Ferrari = FIAT = FIA

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and then what?

So they store energy which comes from decelerating the car. Surely they're going to do something with that energy - if anything, to discharge the storage. Is the car going to have an electric engine supplementing the traditional one?

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Go

KERS = Boots button

For those that done know the whole point of this is to store energy underbreaking then release it back to the diver when he pushes a button. Think nitro boot on an arcade game.

So far testing has shown a fully charged system to boost engine power by about 80HP for 6.5 second.

But the system comes in at almost 30KG and teams will be able to run with or without the system.

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ian
Bronze badge

wtf #2

So Formula 1 are going hybrid? What next- pit monkeys swapping monster batteries in/out of these vehicles? Huge speakers to simulate the growl of internal combustion engines?

I was completely unaware that the racing circuit had gone green. I had thought that massive expenditures of money and energy were the object of the exercise.

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Anonymous Coward

Re: What are they for

Most motor racing (outside the US at least) doesn't involve going round in a circle. There are lots of corners on most racing circuits, some of which are really tight; here's Hockenheim for example:

http://en.wikipedia.org/wiki/Hockenheimring

Some of the motor racing variants, like WRC, don't involve going round anything. Except maybe the world.

I know exactly what you mean about Reading though, on the upside be thankful it isn't Basinghole ;)

As for KERS, it'll be interesting to see whether this technology rolls down to conventional cars in the future, or whether this is simply a greenwash job.

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Stu
Boffin

1 KWh battery life == ? Liters ethanol

I haven't followed F1 in several years, so this may be a dead subject, but...

We now have an energy storage system on the car other than ethanol. How will the F1 folks figure out the equivalent amount of fuel to be subtracted from the allotment given before/during the race?

I presume the teams *without* these fancy-schmancy energy recovery systems will yell like mashed cats.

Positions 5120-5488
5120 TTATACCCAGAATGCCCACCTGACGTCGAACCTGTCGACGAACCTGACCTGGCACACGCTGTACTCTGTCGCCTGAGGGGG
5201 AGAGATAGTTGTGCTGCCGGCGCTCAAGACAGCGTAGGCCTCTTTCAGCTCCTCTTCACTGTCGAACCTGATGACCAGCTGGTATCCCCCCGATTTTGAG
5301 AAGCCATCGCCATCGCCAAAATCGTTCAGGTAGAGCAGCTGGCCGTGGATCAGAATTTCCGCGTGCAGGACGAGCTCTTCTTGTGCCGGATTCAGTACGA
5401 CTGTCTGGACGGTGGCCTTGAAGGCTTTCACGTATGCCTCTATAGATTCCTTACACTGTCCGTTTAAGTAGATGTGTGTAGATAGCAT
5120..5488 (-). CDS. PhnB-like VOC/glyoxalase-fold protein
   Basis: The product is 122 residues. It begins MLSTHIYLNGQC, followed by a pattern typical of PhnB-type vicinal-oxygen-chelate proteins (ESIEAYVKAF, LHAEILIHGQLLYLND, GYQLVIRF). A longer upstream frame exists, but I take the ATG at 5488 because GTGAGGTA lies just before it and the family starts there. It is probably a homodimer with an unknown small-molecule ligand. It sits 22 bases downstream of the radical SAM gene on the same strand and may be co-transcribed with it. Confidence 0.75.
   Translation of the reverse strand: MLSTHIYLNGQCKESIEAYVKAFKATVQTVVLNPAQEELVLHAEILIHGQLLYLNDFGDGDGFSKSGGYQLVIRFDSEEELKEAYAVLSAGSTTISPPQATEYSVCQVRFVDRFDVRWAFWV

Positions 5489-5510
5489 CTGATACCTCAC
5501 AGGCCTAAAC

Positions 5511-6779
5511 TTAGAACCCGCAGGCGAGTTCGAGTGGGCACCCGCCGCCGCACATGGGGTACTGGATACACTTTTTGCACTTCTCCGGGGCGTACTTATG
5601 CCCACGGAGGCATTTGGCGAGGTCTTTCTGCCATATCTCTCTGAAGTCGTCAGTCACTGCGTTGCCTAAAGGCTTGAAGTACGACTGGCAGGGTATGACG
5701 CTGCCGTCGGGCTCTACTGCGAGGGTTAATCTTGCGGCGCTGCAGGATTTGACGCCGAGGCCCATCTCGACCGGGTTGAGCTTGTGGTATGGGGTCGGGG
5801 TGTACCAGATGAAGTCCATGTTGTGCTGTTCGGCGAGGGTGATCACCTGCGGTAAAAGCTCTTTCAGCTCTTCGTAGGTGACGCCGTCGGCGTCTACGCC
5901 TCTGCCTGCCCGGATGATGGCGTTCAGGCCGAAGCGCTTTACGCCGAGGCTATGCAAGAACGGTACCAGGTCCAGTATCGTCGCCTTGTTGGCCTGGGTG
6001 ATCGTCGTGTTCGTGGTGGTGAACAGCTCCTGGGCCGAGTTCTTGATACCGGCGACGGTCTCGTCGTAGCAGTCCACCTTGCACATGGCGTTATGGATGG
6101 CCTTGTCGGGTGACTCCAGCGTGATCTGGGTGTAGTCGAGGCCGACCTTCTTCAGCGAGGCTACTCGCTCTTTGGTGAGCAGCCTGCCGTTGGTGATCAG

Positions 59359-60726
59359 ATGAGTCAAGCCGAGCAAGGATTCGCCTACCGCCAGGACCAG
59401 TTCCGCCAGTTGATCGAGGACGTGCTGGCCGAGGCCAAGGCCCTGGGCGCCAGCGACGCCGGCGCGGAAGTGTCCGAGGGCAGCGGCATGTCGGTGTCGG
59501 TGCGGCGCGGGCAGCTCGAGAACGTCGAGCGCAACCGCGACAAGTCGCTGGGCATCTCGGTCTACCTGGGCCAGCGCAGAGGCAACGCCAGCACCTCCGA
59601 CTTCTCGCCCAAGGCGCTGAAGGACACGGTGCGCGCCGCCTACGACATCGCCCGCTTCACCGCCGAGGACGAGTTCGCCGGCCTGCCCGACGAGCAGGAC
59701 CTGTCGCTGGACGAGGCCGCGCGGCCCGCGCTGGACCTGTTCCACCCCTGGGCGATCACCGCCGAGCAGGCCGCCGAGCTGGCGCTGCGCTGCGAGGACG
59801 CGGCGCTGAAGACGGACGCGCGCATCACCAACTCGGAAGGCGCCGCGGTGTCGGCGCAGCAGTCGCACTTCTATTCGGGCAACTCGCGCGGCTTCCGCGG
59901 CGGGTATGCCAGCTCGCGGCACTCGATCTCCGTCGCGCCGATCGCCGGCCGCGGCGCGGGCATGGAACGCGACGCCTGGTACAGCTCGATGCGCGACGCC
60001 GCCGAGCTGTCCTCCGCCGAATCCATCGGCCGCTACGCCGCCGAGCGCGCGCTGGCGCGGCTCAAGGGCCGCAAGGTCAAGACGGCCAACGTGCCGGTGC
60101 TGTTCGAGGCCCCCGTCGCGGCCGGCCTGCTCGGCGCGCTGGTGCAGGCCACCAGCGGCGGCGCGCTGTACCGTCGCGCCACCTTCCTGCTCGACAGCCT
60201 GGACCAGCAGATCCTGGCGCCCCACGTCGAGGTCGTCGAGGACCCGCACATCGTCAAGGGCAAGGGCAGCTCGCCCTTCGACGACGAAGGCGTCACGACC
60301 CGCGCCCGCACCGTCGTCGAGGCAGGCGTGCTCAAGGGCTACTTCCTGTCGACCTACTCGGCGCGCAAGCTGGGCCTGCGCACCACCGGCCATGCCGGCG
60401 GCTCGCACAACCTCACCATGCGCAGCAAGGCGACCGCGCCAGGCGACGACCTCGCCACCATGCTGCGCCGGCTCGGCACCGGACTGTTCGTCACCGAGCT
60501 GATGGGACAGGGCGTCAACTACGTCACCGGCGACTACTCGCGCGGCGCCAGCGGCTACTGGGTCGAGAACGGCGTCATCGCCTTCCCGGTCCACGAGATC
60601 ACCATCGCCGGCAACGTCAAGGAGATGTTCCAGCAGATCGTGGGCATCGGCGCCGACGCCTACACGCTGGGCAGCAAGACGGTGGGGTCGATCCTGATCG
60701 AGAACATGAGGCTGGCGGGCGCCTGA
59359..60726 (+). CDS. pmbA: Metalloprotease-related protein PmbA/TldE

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Paris Hilton

160,000 RPM !!!!

Holy Shrapnel, Batman!!!

What happens to the stored kinetic energy (in the fly wheel) when the auto takes a wrong turn and ends up embedded in nearest barrier??

Some 80's(?) work on storing energy in flywheels found that 3 or 4 METERS of steel reinforced concrete was needed to stop/contain a fragmenting steel flywheel of a few hundred stone, and only spinning at a few thousand rpms.

Also

Depending on spin direction, it might make taking some turns a bit difficult (see BMW drive shaft driven motorbikes - they turn left REALLY well -- read that as will slam you into the ground)

Paris - because even she knows to stay away from things spinning THAT fast. :)

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Pirate

won't work without an electric motor in the drivetrain

so you've gotta add this recovery device, it's storage medium, which weighs extra already, then you're going to need an electric drive motor to use the stored energy and apply it to the road. More weight. What about transmission changes? direct drive from the electric to the transaxle? Then acceleration is going to have to overcome more rotational intertia to spin the motor when it's not being powered.

methinks the extra weight of all the necessary support hardware will find itself absorbing most of that 'extra" 80 hp.

Gadgets like this need their own racing class. F1 is supposed to be about pushing limits, not increasing handicaps to "level" the field. As soon as they banned gas turbines and computer assistance, F1 became more like American and British public education more concerned with the self-esteem of children rather than allowing excellence and fostering greater achievement.

Time for F1 Unlimited where anything goes. Or an electric only racing class.